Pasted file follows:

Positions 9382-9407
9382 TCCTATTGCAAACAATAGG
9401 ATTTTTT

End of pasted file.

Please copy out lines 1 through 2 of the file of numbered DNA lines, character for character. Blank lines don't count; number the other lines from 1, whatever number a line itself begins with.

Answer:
Positions 9382-9407
9382 TCCTATTGCAAACAATAGG